A chief constable has questioned the decision by broadcasters to beam live TV coverage of the last hours of gunman Raoul Moat, saying: “It cannot be right.”
Peter Fahy, chief constable of Greater Manchester Police, said the advent of rolling 24-hour news has had a “profound effect” on policing, with commanding officers often spending more than half their time dealing with the media on high-profile cases.
He argued it “cannot be right” when an officer commanding an incident like the Moat stand-off had to consider how the police’s actions may look as if they were a movie director.
Writing on his blog on the force’s website, he said such saturation coverage was “more of an issue” than the controversy focused on the Facebook tribute page to Moat.
Moat, 37, is thought to have shot himself following a six-hour stand-off in the Northumberland town of Rothbury in July.
Moat went on the run when he shot and wounded his ex-girlfriend Sam Stobbart in Birtley, Gateshead, after killing her new lover Chris Brown.
The day after he blinded unarmed PC David Rathband by shooting him in the face on the outskirts of Newcastle.
He then declared war on police and went into hiding for a week before he was cornered at the River Coquet in Rothbury.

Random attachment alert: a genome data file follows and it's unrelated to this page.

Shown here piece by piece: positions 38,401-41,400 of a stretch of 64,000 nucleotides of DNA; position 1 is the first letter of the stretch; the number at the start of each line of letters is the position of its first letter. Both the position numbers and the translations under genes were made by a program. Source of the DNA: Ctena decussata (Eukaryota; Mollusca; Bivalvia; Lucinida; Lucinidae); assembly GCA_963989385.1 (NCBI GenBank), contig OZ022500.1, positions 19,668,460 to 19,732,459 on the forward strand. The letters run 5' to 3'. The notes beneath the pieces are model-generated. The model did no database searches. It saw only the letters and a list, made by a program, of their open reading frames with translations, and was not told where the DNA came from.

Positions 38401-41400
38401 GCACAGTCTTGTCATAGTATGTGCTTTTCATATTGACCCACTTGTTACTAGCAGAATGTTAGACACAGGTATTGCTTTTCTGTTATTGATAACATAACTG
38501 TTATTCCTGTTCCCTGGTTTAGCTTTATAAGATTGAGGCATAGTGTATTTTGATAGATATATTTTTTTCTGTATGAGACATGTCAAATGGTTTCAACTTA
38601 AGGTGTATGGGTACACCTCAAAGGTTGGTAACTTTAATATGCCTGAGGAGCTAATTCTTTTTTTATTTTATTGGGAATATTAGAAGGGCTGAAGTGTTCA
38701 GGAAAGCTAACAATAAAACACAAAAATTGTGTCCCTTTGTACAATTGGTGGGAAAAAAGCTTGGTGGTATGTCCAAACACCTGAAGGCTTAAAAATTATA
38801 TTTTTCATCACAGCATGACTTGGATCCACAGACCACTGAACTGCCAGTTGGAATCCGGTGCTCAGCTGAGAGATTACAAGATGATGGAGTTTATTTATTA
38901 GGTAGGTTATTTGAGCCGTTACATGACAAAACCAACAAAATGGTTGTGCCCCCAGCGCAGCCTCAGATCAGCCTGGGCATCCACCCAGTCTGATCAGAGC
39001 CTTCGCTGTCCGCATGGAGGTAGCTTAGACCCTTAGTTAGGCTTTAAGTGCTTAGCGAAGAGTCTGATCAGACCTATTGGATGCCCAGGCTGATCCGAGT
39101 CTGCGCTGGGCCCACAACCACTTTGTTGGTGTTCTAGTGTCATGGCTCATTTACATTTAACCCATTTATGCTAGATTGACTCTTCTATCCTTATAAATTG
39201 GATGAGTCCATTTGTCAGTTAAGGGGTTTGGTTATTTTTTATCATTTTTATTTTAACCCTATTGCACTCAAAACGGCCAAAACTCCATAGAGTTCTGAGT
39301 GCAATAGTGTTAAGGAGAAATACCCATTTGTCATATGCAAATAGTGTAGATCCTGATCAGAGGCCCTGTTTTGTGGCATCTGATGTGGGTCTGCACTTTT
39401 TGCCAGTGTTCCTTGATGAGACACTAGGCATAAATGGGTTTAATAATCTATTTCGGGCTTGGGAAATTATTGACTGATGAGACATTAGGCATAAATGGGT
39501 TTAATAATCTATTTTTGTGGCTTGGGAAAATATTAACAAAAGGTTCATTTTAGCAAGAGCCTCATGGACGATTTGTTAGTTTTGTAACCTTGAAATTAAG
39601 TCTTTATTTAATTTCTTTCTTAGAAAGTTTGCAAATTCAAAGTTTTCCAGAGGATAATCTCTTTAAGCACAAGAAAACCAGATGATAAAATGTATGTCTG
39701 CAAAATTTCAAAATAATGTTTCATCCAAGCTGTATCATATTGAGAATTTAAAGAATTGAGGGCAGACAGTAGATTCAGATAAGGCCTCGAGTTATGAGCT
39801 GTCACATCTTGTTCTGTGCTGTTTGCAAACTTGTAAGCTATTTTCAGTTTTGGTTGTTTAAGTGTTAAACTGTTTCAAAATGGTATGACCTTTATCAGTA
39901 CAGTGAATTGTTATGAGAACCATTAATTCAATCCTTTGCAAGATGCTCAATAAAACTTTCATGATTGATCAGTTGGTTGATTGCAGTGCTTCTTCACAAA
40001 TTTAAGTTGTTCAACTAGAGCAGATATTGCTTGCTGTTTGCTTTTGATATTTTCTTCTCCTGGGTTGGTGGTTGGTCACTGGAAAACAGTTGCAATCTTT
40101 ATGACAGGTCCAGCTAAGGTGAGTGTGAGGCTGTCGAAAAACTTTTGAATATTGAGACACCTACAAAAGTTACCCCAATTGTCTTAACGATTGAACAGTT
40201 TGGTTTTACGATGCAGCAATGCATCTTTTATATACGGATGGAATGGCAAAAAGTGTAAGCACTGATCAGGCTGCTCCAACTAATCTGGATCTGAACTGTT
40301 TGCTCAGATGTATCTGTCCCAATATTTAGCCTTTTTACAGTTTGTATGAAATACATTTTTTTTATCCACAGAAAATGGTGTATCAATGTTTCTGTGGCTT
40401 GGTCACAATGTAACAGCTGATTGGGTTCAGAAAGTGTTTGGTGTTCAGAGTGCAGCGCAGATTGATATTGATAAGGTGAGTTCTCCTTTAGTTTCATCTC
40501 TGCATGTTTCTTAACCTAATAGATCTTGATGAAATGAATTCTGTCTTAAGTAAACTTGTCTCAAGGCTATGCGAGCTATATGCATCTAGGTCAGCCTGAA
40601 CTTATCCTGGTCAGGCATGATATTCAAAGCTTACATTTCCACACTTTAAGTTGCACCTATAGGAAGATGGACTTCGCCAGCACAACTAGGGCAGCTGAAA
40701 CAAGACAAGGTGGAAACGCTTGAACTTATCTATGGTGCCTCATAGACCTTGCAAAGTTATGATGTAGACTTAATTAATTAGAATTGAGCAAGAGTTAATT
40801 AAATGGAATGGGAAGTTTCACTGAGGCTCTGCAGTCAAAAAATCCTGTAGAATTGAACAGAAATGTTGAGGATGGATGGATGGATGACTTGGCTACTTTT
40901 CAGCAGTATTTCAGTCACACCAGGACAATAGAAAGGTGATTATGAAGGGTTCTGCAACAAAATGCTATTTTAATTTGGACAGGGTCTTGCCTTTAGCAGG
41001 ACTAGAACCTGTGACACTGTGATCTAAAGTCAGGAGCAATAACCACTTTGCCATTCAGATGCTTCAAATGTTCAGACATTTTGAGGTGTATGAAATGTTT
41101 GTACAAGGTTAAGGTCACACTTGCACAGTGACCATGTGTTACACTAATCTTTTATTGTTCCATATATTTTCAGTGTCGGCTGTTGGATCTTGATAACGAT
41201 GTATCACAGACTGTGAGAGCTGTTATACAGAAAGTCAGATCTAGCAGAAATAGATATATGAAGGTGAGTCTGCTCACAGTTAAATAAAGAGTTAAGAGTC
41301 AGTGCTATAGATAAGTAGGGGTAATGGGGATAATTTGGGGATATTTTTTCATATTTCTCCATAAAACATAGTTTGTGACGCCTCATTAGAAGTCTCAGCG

On the incident, Fahy wrote: “The case involving Raoul Moat in Northumbria was the top news story for a number of days and the publicity then went on to Facebook.
“The advent of 24-hour news has had a profound effect on policing.
Particular cases grab the public imagination and are then played out in the media in detail round the clock. In such a case well over 50 per cent of the time of the officer commanding the per cent incident will probably be spent handling the media, he said..
“This includes monitoring and reacting to what the media are saying about the case and things like the statements being made by witnesses in front of the cameras. The murder of Holly Wells and Jessica Chapman in Cambridgeshire was such a case.
“GMP sent firearms officers to Northumbria to help with the search for Raoul Moat and this shows how forces can work together when required.
“They work to an abiding philosophy of using the minimum of force and trying to take an armed suspect alive, if at all possible – not something which applies in most of the rest of the world.”
“The media have a legitimate interest in police operations. It cannot be right however that the last hours of a man’s life are broadcast on live television with members of his family looking on.
“It cannot be right that an officer commanding such an incident has to consider how it might look on television as if he/she was a film director.
“I think this is more of an issue than the controversy about the Facebook page.
“There have always been some who have hero-worshipped criminals whether it is Ned Kelly, Al Capone or Billy the Kid. There has always been a section of society who hate the police as the symbol of what they see as an unfair society or just because they get in the way of their criminal business. Facebook is just a new avenue for communicating this.”